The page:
ajb Posted April 22, 2016 Share Posted April 22, 2016 Okay, what about when [math]-\frac{a-n}{a+n}[/math]is equal to [math]-\left(\frac{a+n}{a+n}\right)[/math]. The fraction becomes -1. Am sure you agree to this one. When it is equal I agree... just that is not true for all a and n. What do you have to say about this one? You are making a mistake with the minus sign. Think about a bit more. Link to comment Share on other sites More sharing options...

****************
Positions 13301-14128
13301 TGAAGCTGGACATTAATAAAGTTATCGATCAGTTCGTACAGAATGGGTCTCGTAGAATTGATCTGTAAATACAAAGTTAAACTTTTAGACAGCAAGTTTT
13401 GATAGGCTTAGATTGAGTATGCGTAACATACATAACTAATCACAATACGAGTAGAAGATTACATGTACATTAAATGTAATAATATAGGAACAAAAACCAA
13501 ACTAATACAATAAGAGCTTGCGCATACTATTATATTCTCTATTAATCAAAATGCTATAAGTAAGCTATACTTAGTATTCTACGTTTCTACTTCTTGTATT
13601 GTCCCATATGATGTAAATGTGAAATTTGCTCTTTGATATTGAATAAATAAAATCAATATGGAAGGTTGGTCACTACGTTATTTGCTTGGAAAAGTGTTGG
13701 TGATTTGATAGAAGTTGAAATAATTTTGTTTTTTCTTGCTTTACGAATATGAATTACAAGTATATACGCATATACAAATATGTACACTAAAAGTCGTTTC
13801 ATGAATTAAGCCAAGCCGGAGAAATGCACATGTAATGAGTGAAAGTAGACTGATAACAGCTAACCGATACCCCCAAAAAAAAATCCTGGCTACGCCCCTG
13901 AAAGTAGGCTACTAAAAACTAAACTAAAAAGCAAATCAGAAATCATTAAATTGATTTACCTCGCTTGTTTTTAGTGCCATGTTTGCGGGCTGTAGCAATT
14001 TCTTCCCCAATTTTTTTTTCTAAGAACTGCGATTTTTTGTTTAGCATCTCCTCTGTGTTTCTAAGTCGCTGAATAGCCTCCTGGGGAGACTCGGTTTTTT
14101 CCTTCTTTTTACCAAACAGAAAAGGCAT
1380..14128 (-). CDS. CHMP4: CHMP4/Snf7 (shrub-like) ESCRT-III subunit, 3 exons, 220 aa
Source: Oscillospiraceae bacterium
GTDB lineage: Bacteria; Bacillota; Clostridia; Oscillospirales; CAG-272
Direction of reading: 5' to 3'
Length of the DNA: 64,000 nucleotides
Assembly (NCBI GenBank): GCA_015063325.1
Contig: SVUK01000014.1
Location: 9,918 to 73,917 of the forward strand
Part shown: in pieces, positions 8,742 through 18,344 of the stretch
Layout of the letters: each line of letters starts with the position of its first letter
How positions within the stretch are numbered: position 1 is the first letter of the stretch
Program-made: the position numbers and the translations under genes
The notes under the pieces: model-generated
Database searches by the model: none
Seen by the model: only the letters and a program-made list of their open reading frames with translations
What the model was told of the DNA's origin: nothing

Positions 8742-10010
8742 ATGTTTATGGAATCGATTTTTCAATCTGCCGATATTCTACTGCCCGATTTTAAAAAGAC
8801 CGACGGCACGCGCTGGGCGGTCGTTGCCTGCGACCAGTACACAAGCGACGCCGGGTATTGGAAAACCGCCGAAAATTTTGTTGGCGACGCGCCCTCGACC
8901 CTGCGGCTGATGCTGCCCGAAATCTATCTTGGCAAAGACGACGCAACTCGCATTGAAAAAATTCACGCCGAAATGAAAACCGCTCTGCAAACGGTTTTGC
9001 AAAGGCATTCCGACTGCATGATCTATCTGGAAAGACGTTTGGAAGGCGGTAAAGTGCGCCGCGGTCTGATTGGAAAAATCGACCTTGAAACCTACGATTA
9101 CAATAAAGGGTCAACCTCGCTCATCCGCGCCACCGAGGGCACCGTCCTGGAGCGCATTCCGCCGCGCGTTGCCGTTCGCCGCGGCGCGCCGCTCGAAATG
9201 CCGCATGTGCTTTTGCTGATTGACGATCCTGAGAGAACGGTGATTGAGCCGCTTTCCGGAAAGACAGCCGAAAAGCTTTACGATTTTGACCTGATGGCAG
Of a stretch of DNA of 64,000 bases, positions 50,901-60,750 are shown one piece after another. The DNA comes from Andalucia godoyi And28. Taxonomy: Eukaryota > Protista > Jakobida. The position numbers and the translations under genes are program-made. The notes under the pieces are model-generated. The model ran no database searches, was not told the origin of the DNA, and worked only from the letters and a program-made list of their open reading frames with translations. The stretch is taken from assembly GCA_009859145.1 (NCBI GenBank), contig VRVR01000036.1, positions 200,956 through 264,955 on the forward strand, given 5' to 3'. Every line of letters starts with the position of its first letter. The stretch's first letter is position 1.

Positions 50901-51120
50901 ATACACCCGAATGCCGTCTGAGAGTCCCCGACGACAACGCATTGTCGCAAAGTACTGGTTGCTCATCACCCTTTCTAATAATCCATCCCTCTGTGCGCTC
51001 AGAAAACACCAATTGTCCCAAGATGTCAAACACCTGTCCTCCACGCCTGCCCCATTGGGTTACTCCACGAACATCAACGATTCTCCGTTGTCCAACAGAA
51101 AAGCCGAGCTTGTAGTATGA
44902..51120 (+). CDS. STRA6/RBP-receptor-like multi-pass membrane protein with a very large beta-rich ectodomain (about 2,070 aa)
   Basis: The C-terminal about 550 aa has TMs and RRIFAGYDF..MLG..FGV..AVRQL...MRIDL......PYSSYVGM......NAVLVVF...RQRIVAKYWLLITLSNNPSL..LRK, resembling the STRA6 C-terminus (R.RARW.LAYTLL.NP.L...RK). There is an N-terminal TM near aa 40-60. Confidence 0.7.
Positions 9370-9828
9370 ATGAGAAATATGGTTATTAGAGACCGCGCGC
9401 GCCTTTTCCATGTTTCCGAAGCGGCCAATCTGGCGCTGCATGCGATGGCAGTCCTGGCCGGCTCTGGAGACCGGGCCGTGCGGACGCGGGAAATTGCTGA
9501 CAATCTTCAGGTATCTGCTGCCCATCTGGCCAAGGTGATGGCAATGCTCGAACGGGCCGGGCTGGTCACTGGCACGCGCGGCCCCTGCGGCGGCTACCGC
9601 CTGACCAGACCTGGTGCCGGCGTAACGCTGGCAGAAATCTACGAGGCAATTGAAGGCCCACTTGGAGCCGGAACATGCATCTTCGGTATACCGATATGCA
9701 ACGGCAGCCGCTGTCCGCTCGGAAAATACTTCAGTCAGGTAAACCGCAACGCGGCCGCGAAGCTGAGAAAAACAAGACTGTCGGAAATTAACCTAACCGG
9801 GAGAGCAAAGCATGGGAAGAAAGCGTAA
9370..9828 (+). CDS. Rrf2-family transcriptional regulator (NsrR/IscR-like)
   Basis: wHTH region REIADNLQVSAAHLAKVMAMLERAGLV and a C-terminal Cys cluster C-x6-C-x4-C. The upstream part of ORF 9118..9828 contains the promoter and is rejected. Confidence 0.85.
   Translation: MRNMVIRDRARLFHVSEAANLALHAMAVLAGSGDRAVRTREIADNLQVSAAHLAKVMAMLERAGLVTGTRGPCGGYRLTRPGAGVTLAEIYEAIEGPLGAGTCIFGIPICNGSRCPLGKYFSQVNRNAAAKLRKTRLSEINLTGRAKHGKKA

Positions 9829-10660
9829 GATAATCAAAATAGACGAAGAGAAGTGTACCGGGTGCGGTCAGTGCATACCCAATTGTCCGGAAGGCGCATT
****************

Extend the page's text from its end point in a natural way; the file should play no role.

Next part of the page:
Chikis Posted April 22, 2016 Author Share Posted April 22, 2016 (edited) When it is equal I agree... just that is not true for all a and n. And I say give me the value of of a and n, in which it is not true.All I can say is that [math]\frac{-a+n}{a+n}[/math] and [math]-\left(\frac{a+n}{a+n}\right)[/math] are the same and diffrent in some cases. Nope still completely wrong put 2 and 1 into your first expression and you get a different answer! The problem is that you move from a numerator of (a-n) to a numerator of (a+n) - what simple multiplication does that? Multiplying by -1 would change (a-n) to (-a+n). When moving a minus sign from applying to the whole fraction to just the top OR the bottom - you do it like studiot has explained; you need to read through his stuff again [latex]- \left( \frac{(a - n)}{(a + n)} \right) = \left( \frac{-(a - n)}{(a + n)} \right) = \left( \frac{(-a + n)}{(a + n)} \right)[/latex] The first expression is factored to get the second expression. True or force? I will only say that the expression are the same and different. Edited April 22, 2016 by Chikis Link to comment Share on other sites More sharing options...